Manchester United: Speculating On Moyes’ Response To The #FREESHINJI Movement

Speaking as a United fan, I must admit I am struggling to understand how the team ended up paying an extra £4million for Fellaini after refusing to pay £23million to trigger his release clause a little over a month ago is troubling to say the very least. It also doesn’t help that Moyes’ move for Athletic Bilbao’s midfield dynamo Ander Herrera Agüera is shrouded in conspiracy and has failed. With so many reports about the reasons for the deal collapsing, one thing rings true.

That United showed a great deal of ineptitude not associated with a club of its stature. After overpaying for a player we have targeted all summer and failing to land one that we need [at 24, Herrera’s capture would have addressed long-term needs at the club], surely there was no way the seemingly impotent duo of Ed Woodward [the new Manchester United Chief Executive] and David Moyes could contrive to make this the worst transfer period for United fans in recent memory right? RIGHT?

Mesut Özil signs for Arsenal in a £42.5million transfer deadline move.  All indications suggested that the player had a preference for Old Trafford and as Fergie proved with RVP’s signing, when players of a certain caliber become available, you make a move for them. Throw in the fact that Moyes’ has ‘unlimited transfer funds available to him’, his words not mine and as a fan you begin to wonder what the game plan for United is this season. This article is not to explore the shortcoming of Moyes and his team during the transfer window.

No, there has been enough about that written on soccersouls. The point of this article is to try make sense of the only transfer move [or rather lack of move] that I can make an argument for. No this is not about our newly-acquired but overpriced Belgian destroyer nor is it about the failed Herrera move. This article has more modest aspirations than that, the goal of the remainder of this article is to justify Moyes’ refusal to move for Özil when he became available during the transfer window and my defense centers around the club’s diminutive Japanese playmaker.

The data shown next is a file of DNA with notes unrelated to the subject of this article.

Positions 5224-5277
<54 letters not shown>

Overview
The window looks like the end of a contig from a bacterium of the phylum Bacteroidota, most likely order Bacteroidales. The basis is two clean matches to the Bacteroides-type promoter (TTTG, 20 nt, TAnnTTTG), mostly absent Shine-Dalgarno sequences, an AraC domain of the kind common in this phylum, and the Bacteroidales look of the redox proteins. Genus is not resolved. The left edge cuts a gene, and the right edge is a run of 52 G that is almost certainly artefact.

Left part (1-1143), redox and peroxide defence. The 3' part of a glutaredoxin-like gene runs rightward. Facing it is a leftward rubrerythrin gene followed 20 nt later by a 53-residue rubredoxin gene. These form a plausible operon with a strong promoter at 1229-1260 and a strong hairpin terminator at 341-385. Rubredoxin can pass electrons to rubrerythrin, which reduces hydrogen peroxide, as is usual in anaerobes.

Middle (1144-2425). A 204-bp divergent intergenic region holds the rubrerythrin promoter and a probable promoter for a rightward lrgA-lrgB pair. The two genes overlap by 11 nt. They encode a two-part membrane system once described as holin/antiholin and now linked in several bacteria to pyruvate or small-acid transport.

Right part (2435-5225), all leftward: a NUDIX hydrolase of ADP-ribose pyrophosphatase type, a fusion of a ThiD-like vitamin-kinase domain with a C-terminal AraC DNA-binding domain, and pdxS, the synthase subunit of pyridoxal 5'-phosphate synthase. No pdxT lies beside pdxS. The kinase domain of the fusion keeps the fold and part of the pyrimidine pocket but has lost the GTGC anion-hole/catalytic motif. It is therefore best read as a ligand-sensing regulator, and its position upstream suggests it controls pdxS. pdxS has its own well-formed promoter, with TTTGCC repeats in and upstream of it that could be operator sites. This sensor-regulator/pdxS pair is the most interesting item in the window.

Kagawa is yet to feature competitively and it cannot be because he is injured. Other than lacking match-fitness and appearing in the starting 11, there seems to be absolutely no issue with the player. United captured a player that has the potential to rival the best playmakers in the world and yes, that includes a certain Mesut Özil. Both play in similar positions, in the hole behind the striker. Football lingo for they are both attacking midfielders. Özil can play as a forward on the right whiles Kagawa has been deployed on the left of midfield at United and Japan on a few occasions.

[1]Free Shinji

Clearly both players are flexible and offer some versatility which their managers can exploit but the fact remains that playing as their side’s attacking midfielder is their preferred position and that is where they do the most damage. Both players’ game are characterized by their preference for short passes and layoffs as well as their shortcomings in the air and defensive contribution. Though Kagawa has been more focused on his defensive duties the few times he appeared in a United shirt last season. Özil has the upper hand when it comes to crossing the ball and his set-piece deliveries offer an offensive threat that Kagawa is yet to develop. That said, Kagawa can match Özil when it comes to his ability to split open defenses with a killer through ball and is quite an accomplished and composed finisher. Like his German counterpart, he is notoriously difficult to disposes and can trouble any keeper with a shot from outside the 6yard box.

 I will be the first to admit that Özil is in an elite class of playmakers but you are deluded if you think Kagawa is that far behind. And with both playmakers the same age [i.e. 24yrs], Moeys’ refusal to sign Özil is perhaps an unspoken faith in Kagawa’s ability to fill the playmaking role at United. God knows we need some creative spark. Moyes has shown great resolve in refusing to allow Rooney to force a transfer and now he must do the same in installing Kagawa as the team’s de facto creator-in-chief. Give him a 10+ run of games and let his results justify his further inclusion.

It is not for nothing the #FreeShinji movement gathered some steam and support—it is because in Kagawa, United have an unused creative force. Yes we have RVP but as the Liverpool game showed, even he needs help getting the ball to his feet and in his preferred position. Whatever reason Moyes’ has for not starting Kagawa, it is by playing him that fans can excuse the fact that we failed to sign the German maestro. Whether this was Moyes’ plan when opting to not place a bid for Özil, this article deduces that a long-term role for Kagawa is the only logical reason to behave like United did when news that Mesut was available became known.

This article subscribes wholly to the #FreeShinji movement but instead of sending him to another team, I am advocating for him to be unleashed on a Manchester United shirt on all our opponents. Free Shinji Kagawa Moyes, free him now.

For the photos:

1. Freddie Mecury/Kagawa
Credit to @BeardedGenius for his Freddie Mercury take on the #FreeShinji movement on twitter.

2. Shinji behind bars
Credit to the Broussia Dortmond fans who started the #FreeShinji campaign to Twitter.

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